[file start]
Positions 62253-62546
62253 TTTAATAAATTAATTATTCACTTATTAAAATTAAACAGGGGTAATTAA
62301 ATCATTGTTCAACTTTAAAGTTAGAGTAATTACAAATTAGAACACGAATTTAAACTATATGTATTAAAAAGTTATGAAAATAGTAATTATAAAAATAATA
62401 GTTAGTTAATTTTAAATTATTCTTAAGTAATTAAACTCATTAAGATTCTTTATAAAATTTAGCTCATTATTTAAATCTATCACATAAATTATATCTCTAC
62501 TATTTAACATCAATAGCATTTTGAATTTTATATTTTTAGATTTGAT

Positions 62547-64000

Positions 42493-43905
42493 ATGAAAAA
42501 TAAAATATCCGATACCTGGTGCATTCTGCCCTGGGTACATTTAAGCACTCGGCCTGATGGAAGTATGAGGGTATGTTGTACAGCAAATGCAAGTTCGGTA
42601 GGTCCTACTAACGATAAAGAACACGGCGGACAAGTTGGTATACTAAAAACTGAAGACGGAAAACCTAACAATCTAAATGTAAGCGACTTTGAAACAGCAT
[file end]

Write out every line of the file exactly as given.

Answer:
Positions 62253-62546
62253 TTTAATAAATTAATTATTCACTTATTAAAATTAAACAGGGGTAATTAA
62301 ATCATTGTTCAACTTTAAAGTTAGAGTAATTACAAATTAGAACACGAATTTAAACTATATGTATTAAAAAGTTATGAAAATAGTAATTATAAAAATAATA
62401 GTTAGTTAATTTTAAATTATTCTTAAGTAATTAAACTCATTAAGATTCTTTATAAAATTTAGCTCATTATTTAAATCTATCACATAAATTATATCTCTAC
62501 TATTTAACATCAATAGCATTTTGAATTTTATATTTTTAGATTTGAT

Positions 62547-64000

Positions 42493-43905
42493 ATGAAAAA
42501 TAAAATATCCGATACCTGGTGCATTCTGCCCTGGGTACATTTAAGCACTCGGCCTGATGGAAGTATGAGGGTATGTTGTACAGCAAATGCAAGTTCGGTA
42601 GGTCCTACTAACGATAAAGAACACGGCGGACAAGTTGGTATACTAAAAACTGAAGACGGAAAACCTAACAATCTAAATGTAAGCGACTTTGAAACAGCAT